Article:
In a reversal of policy, Turkey said Monday it allow Iraqi Kurds to use Turkish territory to support the besieged Syrian Kurdish city of Kobani. The announcement comes after U.S. forces air-dropped military supplies into the city currently under assault by Islamic State militants.
Turkish Foreign Minister Mevlut Cavusoglu said the Iraqi Kurdish fighters, known as Peshmerga, can cross Turkey's border with Sryia to join the fight for Kobani.
"We are helping the Peshmerga cross into Kobani," he said, speaking through an interpretor. "Our discussions are still under way."
With Kobani under fire on three sides by Islamic State forces, the Turkish frontier is the only possible ground entry for resupplying the border city.
Cavusoglu refused to give any further details on how many fighters and weapons will be given the green light to cross the border. But he said Ankara wants to eliminate threats along the region and is assisting the U.S.-led coalition fighting IS jihadists.
"We are fully cooperating with the coalition with respect to Kobani," Cavusoglu said. "We want to eliminate all kind of threats in the region and we see the military and medical aid, outfitted by our Iraqi Kurdish brothers and airdropped by the United States to all groups defending Kobani, from that perspective."
In Kobani, Syrian Kurds, known as the PYD, are calling for heavy weapons, in particular anti-tank missiles, to counter Islamic State tanks.
Ankara has been hesitant in allowing Peshmerga into Kobani to help the PYD. That's because Turkey accuses the PYD of being linked to the PKK, a rebels that both Ankara and the United States describes are terrorists. The PKK has fought for greater Kurdish rights in Turkey for three decades. On Saturday, Turkish president,Recep Tayyip Erdogan, made clear it believes the two groups have strong ties.
“At the moment, the PYD is equal with the PKK for us. It is also a terrorist organization," Erdogan said.
Soli Ozel, international relations expert of Istanbul’s Kadir Has University, says Ankara may be looking to the Iraqi Kurdish fighters to mitigate the influence of the PKK in Kobani.
"They obviously trust the Iraqi Kurds more, because the Iraqi Kurds are more conservative and Iraqi Kurds were the Turkish government's partners in fighting the PKK as well."
But analysts claim that while divisions remain between the rival Kurdish political factions across the region, the onslaught of the Islamic State has brought them closer together.
Ankara’s change of heart follows a U.S. drop of military and medical supplies into Kobani early Monday.
The airdrops, the first in the fight for the border town, were "intended to enable continued resistance against ISIL’s attempts to overtake Kobani," the U.S. Central Command statement said. The acronym is another name for the Islamic State group.
A Turkish foreign ministry official said on Monday that Turkish airspace was not used during the airdrops carried out by the United States.
Senior officials told reporters that President Barack Obama notified Erdogan during a conversation late Saturday that the military would carry out the airdrops.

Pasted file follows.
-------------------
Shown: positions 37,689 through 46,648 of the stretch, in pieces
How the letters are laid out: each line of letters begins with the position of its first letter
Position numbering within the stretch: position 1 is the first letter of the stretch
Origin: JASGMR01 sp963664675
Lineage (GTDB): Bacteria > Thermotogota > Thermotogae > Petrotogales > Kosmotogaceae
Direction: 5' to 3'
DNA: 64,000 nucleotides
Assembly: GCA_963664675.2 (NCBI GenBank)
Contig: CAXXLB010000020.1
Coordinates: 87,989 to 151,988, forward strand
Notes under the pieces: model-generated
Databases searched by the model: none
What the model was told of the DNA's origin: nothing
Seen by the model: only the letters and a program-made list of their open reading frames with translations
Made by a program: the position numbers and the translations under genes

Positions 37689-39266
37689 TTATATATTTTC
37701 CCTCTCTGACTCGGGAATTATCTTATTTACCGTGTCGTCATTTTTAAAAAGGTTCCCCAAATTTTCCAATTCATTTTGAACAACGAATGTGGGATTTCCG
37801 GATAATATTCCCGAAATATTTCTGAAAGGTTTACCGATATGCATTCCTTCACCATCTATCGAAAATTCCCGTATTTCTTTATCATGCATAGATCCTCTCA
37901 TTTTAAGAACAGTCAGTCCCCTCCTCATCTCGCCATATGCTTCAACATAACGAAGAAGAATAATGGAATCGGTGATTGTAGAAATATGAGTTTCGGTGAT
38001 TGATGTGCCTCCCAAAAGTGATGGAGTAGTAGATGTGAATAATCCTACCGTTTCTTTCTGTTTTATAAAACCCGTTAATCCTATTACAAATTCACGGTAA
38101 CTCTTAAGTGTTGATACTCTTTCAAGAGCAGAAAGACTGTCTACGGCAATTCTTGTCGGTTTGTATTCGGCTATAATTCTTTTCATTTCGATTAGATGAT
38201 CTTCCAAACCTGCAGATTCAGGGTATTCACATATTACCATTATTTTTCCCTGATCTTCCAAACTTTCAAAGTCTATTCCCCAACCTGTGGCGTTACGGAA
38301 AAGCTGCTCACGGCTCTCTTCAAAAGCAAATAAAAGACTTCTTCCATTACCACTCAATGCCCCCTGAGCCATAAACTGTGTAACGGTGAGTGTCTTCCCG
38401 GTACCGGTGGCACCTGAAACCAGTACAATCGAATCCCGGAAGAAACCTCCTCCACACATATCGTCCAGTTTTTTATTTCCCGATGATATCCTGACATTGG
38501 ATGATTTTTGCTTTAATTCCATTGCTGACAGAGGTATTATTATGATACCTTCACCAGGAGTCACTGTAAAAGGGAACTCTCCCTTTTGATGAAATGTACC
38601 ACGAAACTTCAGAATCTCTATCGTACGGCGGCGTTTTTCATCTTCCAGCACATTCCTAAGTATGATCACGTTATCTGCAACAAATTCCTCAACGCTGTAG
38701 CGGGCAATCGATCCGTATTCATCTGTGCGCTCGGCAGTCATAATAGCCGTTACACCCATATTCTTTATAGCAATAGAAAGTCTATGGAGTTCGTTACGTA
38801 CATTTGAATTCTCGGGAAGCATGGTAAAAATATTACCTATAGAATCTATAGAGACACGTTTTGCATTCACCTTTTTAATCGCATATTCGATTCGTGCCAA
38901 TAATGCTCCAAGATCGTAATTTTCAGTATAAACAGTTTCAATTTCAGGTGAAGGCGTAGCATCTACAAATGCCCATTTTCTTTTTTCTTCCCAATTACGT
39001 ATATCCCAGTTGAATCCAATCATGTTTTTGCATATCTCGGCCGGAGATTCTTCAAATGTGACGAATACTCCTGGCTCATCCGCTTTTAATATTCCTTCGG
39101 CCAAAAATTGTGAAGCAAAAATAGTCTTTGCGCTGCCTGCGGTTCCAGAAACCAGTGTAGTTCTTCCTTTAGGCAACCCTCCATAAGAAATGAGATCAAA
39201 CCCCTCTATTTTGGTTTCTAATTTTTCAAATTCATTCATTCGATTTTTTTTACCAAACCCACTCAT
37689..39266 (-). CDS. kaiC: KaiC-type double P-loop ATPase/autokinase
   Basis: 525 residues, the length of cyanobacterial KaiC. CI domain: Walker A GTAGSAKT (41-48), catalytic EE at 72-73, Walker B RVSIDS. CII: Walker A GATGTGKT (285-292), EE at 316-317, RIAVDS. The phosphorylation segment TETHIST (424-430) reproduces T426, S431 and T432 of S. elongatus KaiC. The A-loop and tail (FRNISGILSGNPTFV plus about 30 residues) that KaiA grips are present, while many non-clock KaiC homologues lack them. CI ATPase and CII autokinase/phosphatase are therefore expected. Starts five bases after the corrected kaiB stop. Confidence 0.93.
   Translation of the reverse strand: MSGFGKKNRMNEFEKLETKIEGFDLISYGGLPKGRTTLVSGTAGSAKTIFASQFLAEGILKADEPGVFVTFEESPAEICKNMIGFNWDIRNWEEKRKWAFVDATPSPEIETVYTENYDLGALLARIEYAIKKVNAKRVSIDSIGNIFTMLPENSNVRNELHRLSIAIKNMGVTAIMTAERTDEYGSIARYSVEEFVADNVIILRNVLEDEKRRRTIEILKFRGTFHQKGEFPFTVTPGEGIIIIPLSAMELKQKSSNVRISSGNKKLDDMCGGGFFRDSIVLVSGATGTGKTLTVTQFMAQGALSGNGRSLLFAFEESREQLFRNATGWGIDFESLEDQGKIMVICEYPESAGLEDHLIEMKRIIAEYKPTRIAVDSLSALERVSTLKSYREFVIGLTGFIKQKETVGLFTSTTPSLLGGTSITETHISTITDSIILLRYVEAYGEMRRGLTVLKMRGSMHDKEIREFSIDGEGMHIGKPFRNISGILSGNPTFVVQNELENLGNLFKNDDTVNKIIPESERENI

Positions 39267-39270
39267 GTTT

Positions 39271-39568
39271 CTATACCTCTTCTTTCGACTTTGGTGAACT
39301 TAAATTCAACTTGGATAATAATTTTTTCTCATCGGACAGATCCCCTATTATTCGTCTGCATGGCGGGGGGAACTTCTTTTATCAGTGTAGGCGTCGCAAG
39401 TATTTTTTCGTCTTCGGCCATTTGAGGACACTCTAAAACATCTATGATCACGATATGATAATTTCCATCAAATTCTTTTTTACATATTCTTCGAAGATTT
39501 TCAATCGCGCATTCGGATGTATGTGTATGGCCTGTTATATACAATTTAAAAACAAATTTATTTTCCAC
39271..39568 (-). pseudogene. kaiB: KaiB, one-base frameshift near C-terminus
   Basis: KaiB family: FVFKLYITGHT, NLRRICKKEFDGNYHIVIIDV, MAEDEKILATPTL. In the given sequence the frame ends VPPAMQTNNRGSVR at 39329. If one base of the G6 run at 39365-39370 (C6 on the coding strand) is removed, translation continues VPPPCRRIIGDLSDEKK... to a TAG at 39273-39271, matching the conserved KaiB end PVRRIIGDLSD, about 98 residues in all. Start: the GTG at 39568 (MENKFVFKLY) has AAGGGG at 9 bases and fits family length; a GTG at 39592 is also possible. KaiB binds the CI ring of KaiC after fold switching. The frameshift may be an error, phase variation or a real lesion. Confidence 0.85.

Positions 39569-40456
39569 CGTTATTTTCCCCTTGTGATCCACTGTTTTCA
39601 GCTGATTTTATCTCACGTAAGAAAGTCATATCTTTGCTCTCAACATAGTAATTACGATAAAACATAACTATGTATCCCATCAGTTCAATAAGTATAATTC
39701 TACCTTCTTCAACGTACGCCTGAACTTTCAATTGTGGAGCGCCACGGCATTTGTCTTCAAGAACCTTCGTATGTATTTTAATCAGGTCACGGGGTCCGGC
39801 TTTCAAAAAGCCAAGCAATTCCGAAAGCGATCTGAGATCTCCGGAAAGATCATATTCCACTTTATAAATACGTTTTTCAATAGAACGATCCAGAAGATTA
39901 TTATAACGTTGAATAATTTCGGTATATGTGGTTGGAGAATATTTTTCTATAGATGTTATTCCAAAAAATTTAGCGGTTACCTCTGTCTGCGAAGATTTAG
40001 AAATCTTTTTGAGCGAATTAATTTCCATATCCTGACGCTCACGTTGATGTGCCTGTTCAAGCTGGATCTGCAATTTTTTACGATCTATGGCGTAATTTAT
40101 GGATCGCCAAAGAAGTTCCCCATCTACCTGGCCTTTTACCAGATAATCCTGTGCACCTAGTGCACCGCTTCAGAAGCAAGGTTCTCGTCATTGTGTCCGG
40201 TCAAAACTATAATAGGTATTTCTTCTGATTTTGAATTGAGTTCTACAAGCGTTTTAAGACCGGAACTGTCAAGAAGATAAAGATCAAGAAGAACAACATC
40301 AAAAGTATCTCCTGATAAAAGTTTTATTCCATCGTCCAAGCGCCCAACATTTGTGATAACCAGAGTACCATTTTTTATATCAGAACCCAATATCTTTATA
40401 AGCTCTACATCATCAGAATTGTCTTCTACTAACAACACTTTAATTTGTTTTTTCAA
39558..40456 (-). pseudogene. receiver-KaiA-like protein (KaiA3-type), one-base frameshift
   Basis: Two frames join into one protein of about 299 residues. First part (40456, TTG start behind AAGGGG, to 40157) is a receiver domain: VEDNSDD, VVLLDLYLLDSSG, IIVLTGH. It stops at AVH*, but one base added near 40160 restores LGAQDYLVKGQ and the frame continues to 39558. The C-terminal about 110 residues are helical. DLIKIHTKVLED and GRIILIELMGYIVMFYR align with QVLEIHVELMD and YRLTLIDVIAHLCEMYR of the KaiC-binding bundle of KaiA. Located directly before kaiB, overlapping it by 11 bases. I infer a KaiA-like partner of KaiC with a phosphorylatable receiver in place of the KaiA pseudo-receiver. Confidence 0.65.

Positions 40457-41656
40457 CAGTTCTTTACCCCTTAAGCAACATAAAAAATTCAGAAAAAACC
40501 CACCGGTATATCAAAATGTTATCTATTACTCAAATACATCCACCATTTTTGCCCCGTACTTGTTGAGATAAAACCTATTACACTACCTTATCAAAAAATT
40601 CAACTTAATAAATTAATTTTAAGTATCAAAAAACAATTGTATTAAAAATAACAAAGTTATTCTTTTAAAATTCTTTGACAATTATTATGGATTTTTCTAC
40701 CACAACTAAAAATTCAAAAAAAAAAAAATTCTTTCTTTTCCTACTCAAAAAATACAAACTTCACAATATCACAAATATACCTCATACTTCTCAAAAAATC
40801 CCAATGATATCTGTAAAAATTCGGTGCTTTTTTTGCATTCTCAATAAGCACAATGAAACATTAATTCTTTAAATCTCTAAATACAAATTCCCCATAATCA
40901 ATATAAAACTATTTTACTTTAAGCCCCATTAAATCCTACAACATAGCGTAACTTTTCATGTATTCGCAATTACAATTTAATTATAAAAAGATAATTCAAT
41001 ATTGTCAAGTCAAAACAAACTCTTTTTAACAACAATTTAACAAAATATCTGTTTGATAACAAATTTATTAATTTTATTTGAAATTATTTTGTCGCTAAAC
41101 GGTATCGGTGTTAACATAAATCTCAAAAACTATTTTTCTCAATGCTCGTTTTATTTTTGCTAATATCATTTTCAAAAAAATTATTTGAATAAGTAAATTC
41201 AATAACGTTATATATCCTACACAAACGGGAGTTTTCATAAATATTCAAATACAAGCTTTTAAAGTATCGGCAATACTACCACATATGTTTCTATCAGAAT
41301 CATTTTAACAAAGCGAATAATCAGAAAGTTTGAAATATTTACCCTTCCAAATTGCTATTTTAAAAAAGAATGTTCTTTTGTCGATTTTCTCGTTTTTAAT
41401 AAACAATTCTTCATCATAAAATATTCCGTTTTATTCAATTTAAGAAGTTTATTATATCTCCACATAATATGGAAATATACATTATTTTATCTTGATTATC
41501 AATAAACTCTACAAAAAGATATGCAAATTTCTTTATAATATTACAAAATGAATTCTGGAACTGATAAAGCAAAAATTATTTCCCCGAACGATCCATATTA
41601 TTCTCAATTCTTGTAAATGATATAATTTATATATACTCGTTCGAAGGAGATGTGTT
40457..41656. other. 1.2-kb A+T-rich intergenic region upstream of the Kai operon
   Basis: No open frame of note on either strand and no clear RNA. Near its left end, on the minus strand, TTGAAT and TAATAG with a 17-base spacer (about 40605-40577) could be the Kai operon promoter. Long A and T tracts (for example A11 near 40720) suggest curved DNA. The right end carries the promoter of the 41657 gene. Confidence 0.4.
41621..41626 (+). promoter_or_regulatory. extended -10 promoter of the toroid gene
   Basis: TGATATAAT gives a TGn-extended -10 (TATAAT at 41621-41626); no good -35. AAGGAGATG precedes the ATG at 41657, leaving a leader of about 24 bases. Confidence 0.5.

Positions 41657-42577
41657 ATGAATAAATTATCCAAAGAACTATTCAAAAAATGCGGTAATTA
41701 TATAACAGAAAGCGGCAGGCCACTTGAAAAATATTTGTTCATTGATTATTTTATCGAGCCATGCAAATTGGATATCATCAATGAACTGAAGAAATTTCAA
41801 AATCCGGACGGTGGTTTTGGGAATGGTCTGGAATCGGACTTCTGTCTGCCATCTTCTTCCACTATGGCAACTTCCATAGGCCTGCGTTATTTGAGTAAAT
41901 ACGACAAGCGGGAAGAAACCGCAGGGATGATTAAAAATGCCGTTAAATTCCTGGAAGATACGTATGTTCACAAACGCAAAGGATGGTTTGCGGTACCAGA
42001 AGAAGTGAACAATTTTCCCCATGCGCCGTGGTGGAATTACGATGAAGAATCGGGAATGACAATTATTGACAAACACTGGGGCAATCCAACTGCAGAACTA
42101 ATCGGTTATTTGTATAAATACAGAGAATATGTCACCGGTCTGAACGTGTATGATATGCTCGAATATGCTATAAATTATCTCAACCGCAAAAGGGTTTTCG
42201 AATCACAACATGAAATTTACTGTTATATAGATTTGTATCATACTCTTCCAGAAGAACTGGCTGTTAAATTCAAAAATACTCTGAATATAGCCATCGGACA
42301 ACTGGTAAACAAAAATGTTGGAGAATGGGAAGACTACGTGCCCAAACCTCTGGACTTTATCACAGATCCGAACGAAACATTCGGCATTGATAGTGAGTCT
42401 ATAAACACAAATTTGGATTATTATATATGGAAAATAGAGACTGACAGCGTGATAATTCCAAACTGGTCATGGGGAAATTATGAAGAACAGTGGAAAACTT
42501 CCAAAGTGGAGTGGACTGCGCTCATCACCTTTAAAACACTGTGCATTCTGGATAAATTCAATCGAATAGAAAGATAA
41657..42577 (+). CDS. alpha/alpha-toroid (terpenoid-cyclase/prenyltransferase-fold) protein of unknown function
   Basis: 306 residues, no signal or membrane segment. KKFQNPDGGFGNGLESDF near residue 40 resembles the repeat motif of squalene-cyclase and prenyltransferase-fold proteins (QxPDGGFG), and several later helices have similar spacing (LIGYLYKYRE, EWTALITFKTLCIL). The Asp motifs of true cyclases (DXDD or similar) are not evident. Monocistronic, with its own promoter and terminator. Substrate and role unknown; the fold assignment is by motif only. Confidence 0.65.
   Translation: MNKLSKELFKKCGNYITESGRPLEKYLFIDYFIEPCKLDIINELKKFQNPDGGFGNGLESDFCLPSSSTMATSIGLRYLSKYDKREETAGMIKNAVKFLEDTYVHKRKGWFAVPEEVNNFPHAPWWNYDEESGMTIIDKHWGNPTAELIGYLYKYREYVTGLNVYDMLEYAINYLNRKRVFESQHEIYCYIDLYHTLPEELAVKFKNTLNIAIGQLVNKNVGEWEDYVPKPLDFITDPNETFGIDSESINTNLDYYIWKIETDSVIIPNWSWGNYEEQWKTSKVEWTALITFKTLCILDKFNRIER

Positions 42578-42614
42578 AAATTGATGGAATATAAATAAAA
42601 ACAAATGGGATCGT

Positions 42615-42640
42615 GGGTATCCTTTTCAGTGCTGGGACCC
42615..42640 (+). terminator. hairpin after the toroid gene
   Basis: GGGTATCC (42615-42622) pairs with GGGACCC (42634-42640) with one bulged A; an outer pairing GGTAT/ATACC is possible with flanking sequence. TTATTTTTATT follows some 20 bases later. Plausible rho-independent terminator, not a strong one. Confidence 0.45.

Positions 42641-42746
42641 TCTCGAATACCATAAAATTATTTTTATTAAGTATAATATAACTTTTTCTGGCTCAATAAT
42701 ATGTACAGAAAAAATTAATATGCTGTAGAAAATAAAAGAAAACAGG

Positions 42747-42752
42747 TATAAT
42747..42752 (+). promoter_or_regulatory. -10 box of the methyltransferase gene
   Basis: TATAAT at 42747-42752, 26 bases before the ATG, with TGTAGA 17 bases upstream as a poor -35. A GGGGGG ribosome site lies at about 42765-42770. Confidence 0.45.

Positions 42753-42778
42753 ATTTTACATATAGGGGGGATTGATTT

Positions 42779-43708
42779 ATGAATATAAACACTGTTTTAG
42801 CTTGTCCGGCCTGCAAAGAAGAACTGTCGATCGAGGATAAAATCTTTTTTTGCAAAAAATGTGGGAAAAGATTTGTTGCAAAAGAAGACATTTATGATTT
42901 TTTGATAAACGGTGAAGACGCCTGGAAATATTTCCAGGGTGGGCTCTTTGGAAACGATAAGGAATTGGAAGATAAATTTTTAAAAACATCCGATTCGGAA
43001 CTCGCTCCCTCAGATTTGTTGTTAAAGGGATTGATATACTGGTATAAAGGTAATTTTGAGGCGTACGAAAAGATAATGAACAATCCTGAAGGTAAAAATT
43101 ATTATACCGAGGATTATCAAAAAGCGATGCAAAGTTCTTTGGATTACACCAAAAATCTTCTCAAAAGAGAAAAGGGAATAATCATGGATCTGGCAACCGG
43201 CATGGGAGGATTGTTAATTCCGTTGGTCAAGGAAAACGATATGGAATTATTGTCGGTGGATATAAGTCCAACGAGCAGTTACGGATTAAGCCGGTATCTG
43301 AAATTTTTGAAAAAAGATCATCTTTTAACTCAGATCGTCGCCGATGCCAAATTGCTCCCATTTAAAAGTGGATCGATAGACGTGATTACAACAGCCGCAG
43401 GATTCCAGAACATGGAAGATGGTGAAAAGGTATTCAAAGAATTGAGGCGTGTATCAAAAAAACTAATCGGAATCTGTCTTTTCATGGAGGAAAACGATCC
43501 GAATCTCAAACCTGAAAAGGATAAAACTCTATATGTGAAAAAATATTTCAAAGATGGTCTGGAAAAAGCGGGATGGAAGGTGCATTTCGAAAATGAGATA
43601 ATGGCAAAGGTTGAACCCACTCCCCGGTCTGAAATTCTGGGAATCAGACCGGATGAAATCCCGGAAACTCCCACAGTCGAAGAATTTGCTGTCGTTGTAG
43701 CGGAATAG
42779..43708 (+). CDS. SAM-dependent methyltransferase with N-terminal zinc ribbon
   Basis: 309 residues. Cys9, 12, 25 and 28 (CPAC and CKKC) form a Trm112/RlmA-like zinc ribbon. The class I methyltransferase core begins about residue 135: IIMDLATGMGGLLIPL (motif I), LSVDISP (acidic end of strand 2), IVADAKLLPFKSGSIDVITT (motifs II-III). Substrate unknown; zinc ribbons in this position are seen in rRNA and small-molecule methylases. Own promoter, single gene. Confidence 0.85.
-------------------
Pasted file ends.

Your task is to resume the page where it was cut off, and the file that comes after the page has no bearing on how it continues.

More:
Secretary of State John Kerry said it would have been "irresponsible" and "morally very difficult" for the United States to not support the Kurdish fighters.
However, Kerry acknowledged Turkish concerns about support for the Kurds, and said the airdrop of supplies provided by the Kurdish authorities in Iraq did not amount to a change of U.S. policy.
“We understand fully the fundamentals of (Ankara's) opposition and ours to any kind of terrorist group, and particularly, obviously, the challenges they face with respect to the PKK,” Kerry told reporters on Monday.
But he added: “We cannot take our eye off the prize here. It would be irresponsible of us, as well as morally very difficult, to turn your back on a community fighting ISIL.”
The officials described the people of Kobani as being at risk of massacre, and said delivering supplies was not only a humanitarian mission but also a way to strike a blow against the militants.
VOA Correspondent Scott Bobb, who is reporting from the Turkish side of the Syria-Turkey border near Kobani, said a few explosions could be heard in Kobani Monday morning.
Syrian refugees who had spoken with family and friends still in Kobani told VOA that the airdrops of weapons and medical supplies give them hope and they see the action as a vote of confidence from the U.S.-led coalition.
Observers say those supplies, along with intensifying U.S. air strikes increases the likelihood that Kobani will resist Islamic State forces.
The U.S. military conducted six airstrikes against Islamic State militants near Kobani on Sunday and Monday, U.S. Central Command said in a statement.
U.S. forces, in coordination with Iraqi ground troops, also conducted six airstrikes against the militant group in Iraq near Fallujah and Bayji with help from France and the United Kingdom, the statement said.
The U.S. statement said 135 U.S.-led airstrikes near Kobani have helped slow the Islamic State group’s advances in a battle the Pentagon insists has left hundreds of jihadist fighters dead.
Also Monday, Egyptian Prime Minister Ibrahim Mehleb said the country has no plans to provide the United States with direct military assistance in its war against Islamic State militants in Iraq and Syria, even though American aerial bombardment may not be enough to defeat the group.
But Mehleb left open the possibility of military action if Cairo's Gulf Arab allies are threatened by the al-Qaida offshoot.
US seeks help in Asia
In Indonesia, where he attended the inauguration of new President Joko Widodo, Kerry on Monday sought support in Asia for the fight against Islamic State militants, specifically ways to disrupt the recruitment of foreign fighters.
He met with officials from Indonesia, Australia, Brunei, Malaysia, the Philippines and Singapore.
Scott Bobb contributed to this report from Turkey.